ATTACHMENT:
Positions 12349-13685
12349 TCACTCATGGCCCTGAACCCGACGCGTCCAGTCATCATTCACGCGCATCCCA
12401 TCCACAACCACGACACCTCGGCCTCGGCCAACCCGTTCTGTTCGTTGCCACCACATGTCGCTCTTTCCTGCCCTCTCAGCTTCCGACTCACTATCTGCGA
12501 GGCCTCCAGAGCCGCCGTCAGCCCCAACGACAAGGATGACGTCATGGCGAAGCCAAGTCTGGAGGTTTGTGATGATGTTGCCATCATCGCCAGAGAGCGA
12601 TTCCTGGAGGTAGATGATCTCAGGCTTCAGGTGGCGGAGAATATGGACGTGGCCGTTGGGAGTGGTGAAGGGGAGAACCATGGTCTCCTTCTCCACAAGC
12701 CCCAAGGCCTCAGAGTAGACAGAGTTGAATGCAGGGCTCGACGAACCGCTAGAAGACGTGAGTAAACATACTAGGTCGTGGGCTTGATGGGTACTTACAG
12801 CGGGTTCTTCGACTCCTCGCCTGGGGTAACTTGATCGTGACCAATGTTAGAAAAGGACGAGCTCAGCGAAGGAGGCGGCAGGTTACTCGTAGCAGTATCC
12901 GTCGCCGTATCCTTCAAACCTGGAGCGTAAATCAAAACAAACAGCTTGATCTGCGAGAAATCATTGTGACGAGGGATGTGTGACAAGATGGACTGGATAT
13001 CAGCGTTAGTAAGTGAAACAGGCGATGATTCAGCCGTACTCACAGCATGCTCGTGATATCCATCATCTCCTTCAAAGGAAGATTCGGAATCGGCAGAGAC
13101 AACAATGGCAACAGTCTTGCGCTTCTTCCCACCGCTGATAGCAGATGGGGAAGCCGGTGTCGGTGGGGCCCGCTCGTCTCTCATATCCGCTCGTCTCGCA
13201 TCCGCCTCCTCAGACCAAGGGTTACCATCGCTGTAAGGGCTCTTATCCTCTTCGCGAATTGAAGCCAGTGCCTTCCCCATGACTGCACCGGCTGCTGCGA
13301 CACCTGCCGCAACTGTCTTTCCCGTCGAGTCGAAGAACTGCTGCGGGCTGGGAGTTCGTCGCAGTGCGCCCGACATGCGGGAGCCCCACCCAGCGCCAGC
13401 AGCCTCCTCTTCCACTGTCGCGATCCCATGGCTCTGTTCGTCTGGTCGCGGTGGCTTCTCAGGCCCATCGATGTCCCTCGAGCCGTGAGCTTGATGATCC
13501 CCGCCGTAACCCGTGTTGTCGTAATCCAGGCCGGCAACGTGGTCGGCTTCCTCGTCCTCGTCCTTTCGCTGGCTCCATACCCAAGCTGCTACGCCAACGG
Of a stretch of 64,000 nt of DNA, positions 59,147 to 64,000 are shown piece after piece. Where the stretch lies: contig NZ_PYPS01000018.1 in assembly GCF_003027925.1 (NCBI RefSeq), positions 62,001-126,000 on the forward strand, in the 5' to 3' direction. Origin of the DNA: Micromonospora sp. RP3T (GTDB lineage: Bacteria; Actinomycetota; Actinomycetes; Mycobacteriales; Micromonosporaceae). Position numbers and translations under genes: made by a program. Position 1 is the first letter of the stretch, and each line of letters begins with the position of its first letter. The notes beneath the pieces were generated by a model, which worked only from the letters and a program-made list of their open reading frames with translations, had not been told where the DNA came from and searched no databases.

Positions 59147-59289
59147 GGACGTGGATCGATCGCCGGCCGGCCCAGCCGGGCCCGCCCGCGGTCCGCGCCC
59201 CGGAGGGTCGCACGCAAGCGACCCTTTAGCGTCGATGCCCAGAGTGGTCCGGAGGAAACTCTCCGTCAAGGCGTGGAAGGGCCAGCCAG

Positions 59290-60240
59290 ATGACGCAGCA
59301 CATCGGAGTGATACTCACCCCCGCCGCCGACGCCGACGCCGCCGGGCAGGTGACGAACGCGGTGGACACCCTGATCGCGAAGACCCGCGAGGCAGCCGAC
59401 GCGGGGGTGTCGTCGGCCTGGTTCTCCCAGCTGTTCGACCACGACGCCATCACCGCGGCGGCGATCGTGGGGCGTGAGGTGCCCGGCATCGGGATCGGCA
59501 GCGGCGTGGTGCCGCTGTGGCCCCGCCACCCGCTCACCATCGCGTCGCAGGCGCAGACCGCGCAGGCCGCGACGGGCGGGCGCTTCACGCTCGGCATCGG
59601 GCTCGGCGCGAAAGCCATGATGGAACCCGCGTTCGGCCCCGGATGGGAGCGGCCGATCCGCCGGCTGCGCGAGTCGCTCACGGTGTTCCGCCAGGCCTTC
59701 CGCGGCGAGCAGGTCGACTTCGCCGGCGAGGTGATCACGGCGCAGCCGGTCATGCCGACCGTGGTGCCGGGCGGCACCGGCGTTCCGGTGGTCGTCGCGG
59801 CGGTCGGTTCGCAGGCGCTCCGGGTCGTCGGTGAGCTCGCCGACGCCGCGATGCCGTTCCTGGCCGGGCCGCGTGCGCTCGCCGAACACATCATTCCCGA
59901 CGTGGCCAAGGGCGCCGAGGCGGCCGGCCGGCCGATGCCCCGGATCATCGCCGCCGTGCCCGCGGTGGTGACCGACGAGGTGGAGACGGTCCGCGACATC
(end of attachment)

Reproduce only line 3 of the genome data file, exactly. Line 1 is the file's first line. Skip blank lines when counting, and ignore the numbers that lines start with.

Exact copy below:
12401 TCCACAACCACGACACCTCGGCCTCGGCCAACCCGTTCTGTTCGTTGCCACCACATGTCGCTCTTTCCTGCCCTCTCAGCTTCCGACTCACTATCTGCGA